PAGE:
In the New Media age,privacy has become a fiercely discussed and debated topic. In India, we observethat with the ongoing Aadhaar case in the Supreme Court, a new commondiscussion has started around the issue of digital privacy, and where the lawcurrently stands on this subject.The debate on privacy and data protectionhas become a pressing issue as the constitutional bench of nine judges, headedby the Chief Justice of India, is set to decide whether the right to privacy isa fundamental right and a committee headed by former Justice B N Srikrishna hasbeen formed to suggest a draft Bill on data protection. It must be noted that itis this series of important events that may contribute to India’s focus on dataprotection and the Data (Privacy and Protection) Bill, 2017. WHAT IS DATAPRIVACY AND DATA PROTECTION?A privilege to ensureone’s information on online stages constitutes information security. Suchinformation could either be about an individual, undertaking or even agovernment.
Following the definition of personal data laid down by the EuropeanUnion’s data protection guidelines, “information concerning an identified andidentifiable natural person” covers the scope of personal data. Hence, if wefollow this definition, the personal information provided by individuals duringbiometrics would be included. But data put out through biometrics or foreconomic purposes remains at risk in India since no legislation has been chalkedout to protect such personal data. WHEREIT ALL STARTED?Recently, in the Lok Sabha, Member ofParliament Baijayant “Jay” Panda tabled the Data (Privacy and Protection) Bill,2017, proposing the right to privacy as a fundamental right for Indian citizens.
This is not the first time a Bill proposingsuch a right has been laid down in Parliament. As a matter of fact, Pandahimself had presented a Bill dating back to 2009, titled ‘The Prevention ofUnsolicited Telephonic Calls and Protection of Privacy Bill’, which aimed atprohibiting unsolicited telephone calls by business promoters or individuals topersons who didn’t want to receive such calls. It stated that every personshall have the right to privacy and freedom to lead and enjoy his life withoutany unwarranted infringement.
Apart from Panda, Rajeev Chandrasekhar (2010),Vivek Gupta (2016) and Om Prakash Yadav (2016) have in the past introducedBills pertaining to citizen data privacy. INSIMPLE TERMS, WHAT IS THE DATA (PRIVACY AND PROTECTION BILL 2017) & WHATDOES IT INCLUDE?Data protection is a daily part of ourlives. We come across data protection issues at work, when browsing theinternet, while dealing with public authorities, when we shop, when we bookonline tickets, etc.As digitisation increases more and more data is being captured .How this datais used and held is becoming increasingly important.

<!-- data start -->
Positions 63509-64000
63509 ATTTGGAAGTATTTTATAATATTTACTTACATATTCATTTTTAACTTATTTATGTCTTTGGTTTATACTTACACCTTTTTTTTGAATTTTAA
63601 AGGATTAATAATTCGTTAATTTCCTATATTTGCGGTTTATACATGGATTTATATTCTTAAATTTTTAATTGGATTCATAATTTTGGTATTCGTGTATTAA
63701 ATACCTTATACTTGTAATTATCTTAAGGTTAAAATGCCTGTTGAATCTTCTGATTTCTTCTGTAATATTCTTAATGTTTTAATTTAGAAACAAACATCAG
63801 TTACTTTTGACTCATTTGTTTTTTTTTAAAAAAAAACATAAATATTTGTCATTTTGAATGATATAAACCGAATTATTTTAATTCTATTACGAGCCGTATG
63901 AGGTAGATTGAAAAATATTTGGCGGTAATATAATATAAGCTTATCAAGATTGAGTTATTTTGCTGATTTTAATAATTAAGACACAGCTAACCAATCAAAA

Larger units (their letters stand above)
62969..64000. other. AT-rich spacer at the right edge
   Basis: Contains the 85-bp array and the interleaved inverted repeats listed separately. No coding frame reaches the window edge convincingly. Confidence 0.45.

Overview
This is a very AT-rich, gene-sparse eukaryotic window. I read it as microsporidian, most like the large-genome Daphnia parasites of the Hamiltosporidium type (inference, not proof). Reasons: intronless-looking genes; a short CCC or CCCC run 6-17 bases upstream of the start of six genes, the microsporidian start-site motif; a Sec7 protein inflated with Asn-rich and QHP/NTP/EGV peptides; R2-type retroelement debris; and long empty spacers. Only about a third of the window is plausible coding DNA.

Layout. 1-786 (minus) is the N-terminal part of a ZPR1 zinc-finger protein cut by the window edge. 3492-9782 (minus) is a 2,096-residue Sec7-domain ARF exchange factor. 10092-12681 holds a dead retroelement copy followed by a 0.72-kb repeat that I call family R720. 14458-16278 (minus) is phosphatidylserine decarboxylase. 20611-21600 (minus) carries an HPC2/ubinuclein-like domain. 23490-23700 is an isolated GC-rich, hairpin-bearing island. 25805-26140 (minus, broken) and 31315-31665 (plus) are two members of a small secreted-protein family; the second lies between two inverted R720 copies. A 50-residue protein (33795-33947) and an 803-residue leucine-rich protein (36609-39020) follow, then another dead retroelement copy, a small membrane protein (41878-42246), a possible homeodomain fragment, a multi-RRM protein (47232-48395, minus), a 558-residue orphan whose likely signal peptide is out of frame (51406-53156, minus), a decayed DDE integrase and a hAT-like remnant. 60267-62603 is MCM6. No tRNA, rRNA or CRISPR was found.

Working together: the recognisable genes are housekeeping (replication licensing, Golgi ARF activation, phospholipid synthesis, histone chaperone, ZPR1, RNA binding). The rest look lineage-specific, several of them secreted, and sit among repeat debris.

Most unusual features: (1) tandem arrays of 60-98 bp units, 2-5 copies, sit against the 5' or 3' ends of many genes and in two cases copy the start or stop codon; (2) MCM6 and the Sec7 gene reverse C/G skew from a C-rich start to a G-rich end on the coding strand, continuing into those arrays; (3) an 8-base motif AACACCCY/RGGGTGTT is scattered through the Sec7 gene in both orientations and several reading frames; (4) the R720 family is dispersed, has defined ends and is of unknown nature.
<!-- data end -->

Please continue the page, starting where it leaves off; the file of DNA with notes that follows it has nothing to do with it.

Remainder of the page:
The Data(Privacy and Protection Bill, 2017) 1. has proposed Right to Privacy asFundamental Right of citizens.2. follows a right based approach and demands the consent of individual forcollection and processing of personal data3.
gives final right to modify or remove personal data from any database, whetherPrivate or Personal solely to an individual4. includes Data collectors and Data processors (Defined) who ensure that theycollect, process data in a lawful and transparent manner 5. creates obligation on data intermediaries to implement security measures toensure security of data collected 6.
lays that in case of Data breach, Data intermediaries are mandated to informindividuals in a fixed time7. promotes creation of an end user-facing position of data protection officerfor grievance redressal, with a provision for appeal to the Data Privacy andProtection Authority (DPPA)8. lawful interception and surveillance by the state for purpose of NationalSecurity9. authorises DPPA to penalize, imprison and order compensation for lossessuffered by private individuals against the Govt. or any other privateinstitutions10. may also engage in impact assessment, consultation and inspection by the DPPA RECENTDEVELOPMENTSThe Ministry of Electronics and InformationTechnology released a white paper by a “committee of experts” appointed led byformer Supreme Court judge, Justice B.
N. Srikrishna, on a data protectionframework for India.The government has sought public commentstill 31 December, 2017 on the white paper, which is aimed at securing digitaltransactions and addressing customer and privacy protection issues.Public discourse around data privacy isprobably at its zenith in India today. As digitization increases, large volumeof data is generated and there are no measures that safeguard privacy of thisdata, nor regulate data retention by platforms collecting it. Hence, we are inneed of a strong data protection law.